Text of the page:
I drove from NY to TN. On the way down, I broke up my trip into two days and stopped at Luray Caverns in VA. I love caves so much and I felt like visiting one before the workshop was an auspicious way to start the trip.

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The reflective underground lake in Luray Caverns.

When I arrived at the retreat house, a giant wall of windows greeted me inside. The space was light and airy. A perfect place to host the workshop.

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It was incredibly soul-feeding to be among people going through the same journey I am. There was no explaining necessary because everyone just got it. The number of times in my life when I’ve felt this way can be counted on one hand.

I laughed with my new friends and cried with them. In the space of three days, I felt like I found family. And I learned so much. There was an incredible amount of information thrown our way during those long days of workshops. I think the important parts stuck the most, so I’m not worried about the parts that are lost to me now.

Maggie Stiefvater spent a lot of time ingraining the idea that we are idea-makers, creative people, not just writers. This is a concept that I’ll carry with me because it helps me see the world differently.

Courtney Stevens’ words are mostly lost to me now, but her infectious zeal for life and improving oneself stayed with me. Of everyone at the retreat, she gave me the courage and desire to be better.

And I’d like to give a huge shout-out to Natalie Parker who organizes Madcap retreats. She invests huge amounts of time and energy into organizing and her efforts are evident in how wonderful the workshop was. It was life-changing. And soul-feeding. And everything I wanted it to be.

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The last night there, we had a bonfire where we all burned boxes we’d been decorating with ideas for the past several days. We had the chance to write one last thing on the box before we burned it. I burned my fear and self-doubt, letting them rise into the night with the burning embers.

This workshop has not only given me tools to improve my craft but the love and support of everyone who attended. I can face the hard path of a writer because I have my tribe behind me. And I am so incredibly grateful that I was able to experience this with everyone there.

Ocean’s Pull

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Photo by Lisa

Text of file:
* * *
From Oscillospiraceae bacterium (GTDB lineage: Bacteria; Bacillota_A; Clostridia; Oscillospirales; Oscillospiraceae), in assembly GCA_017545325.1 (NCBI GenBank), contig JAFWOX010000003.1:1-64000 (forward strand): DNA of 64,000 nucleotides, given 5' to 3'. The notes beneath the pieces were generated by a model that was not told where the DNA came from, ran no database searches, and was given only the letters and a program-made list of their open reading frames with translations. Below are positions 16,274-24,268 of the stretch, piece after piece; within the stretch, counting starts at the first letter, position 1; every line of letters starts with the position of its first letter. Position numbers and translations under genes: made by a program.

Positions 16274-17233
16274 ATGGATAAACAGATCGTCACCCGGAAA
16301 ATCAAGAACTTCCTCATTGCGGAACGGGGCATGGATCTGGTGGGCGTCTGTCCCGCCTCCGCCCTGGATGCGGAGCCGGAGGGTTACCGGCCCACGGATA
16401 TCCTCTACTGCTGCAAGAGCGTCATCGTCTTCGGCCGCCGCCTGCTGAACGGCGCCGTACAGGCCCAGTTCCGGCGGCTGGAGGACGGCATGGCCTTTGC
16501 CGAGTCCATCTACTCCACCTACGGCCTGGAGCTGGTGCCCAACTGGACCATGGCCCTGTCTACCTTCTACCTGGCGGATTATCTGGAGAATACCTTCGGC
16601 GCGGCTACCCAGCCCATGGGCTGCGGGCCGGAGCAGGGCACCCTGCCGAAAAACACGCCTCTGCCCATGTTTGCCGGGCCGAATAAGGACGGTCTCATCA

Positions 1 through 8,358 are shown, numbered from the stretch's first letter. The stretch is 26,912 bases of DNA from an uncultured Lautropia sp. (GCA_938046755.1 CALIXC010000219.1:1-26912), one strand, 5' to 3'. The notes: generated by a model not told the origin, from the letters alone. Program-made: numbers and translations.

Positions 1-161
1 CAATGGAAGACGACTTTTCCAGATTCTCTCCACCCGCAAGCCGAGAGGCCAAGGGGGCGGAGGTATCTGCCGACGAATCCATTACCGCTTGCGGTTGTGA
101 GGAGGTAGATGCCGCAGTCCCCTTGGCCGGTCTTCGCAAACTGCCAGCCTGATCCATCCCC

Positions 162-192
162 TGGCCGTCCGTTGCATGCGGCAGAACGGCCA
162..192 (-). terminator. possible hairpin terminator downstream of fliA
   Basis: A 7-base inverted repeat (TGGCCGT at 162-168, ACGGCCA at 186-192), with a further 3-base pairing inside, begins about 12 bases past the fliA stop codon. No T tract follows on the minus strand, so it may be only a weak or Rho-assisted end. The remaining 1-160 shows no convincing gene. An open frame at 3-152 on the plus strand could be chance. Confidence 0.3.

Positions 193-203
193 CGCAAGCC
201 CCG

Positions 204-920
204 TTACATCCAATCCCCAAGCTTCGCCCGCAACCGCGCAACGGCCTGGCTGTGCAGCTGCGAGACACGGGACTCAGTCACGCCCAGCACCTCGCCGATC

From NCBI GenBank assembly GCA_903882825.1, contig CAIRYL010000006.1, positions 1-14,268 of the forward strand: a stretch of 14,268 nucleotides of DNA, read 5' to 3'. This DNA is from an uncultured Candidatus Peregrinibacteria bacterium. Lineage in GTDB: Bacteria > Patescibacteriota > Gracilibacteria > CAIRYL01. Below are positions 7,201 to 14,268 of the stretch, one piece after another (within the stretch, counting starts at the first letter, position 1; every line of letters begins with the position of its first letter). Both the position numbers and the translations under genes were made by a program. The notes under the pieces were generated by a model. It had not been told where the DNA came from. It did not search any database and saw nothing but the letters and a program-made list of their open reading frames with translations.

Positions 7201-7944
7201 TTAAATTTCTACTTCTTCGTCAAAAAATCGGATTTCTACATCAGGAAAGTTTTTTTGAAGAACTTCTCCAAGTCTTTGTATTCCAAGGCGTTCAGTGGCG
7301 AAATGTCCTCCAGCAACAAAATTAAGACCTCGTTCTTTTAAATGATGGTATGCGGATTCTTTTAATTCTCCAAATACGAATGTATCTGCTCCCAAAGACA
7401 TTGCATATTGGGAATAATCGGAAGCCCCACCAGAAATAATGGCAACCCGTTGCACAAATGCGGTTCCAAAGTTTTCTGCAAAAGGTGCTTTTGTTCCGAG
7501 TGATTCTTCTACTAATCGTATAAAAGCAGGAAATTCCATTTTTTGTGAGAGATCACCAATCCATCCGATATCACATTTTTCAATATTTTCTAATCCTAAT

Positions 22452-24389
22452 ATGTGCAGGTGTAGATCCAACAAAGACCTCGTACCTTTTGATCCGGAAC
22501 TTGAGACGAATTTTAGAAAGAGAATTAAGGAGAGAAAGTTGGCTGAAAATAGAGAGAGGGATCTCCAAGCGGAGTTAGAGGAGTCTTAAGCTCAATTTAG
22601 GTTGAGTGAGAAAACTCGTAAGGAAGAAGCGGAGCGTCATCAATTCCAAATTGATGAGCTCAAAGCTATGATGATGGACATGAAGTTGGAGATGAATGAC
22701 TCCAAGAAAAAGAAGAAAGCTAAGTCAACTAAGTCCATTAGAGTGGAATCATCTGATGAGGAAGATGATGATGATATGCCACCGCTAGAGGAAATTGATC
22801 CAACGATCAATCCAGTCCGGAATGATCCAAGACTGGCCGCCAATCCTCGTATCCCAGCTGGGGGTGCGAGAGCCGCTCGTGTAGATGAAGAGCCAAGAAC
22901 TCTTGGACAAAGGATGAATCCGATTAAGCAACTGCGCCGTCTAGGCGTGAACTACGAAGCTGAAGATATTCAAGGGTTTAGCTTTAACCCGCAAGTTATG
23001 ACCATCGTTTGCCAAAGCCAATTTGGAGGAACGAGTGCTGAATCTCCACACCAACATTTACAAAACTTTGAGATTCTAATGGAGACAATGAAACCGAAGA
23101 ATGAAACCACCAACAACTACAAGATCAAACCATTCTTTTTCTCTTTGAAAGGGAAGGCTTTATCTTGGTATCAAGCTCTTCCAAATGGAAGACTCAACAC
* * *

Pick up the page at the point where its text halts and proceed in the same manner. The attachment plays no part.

Nothing’s been the same since Pa left us last year. He got up early one morning, said he was going for some cigarettes, and he never came back. Ma said he left us for that bimbo secretary of his, but I know different.

He left us for the sea.

And now the same waves crest and crash in my soul. I’ve been trying to ignore it for Ma’s sake. She needs me. But the pull is strong and I can’t resist anymore.

It’s a wonder Pa lasted out as long as he did. I’m not as strong as him.

So tonight, when the moon is high and the night is deep, I’ll pack my things, kiss Ma’s sleeping forehead, and leave. She’ll understand. She’s got to.

Padlocked–Flash Fiction Friday Series

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Photo by Lisa

My dearest love,

This letter is my final goodbye. I would apologize for leaving in such secrecy, but it was necessary. If you’d been awake when I left, your pleading would have haunted me for days. And yet, even as I walked out the door, you turned your sleeping face to me. It was almost as if you understood the situation, even in your dreams.

Please remember how much I love you. You are the sun and stars, and our shared memories will always help guide me home. It pains me to say farewell, but I must leave you now.

You will be gone soon, too. If you’re reading this, you’ve found the lighter and blanket I left for you. Don’t bother trying to escape. The door is padlocked from the outside.

I love you with every piece of my soul. She can’t have you.

-A

The Dream Pod–Flash Fiction Friday series

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Photo by Lisa

The future began in a field of wildflowers and weeds. As we sat between hate-filled graffiti-splashed walls, we dreamed a better world into existence. We refused to be beholden to a time when anger ruled and so we fell asleep, untouchable by those who would oppress us.

If you can find us, in our lonely field of wildflowers and weeds, you are welcome to join us. There is always room for one more in our dreaming slumber. I have heard it said that the future belongs to those who dream. They were right. You can help.

New Collaboration Announcement!

IMG_8673I am very pleased to announce that my friend Lisa will be collaborating with me for my new Flash Fiction Friday series!

Every Friday, I will post a photo that she’s taken along with a short story that I’ve written inspired by her photography. We are both very excited about this collaboration and we hope you enjoy the results!

You can read about Lisa here and you can see more of her work here.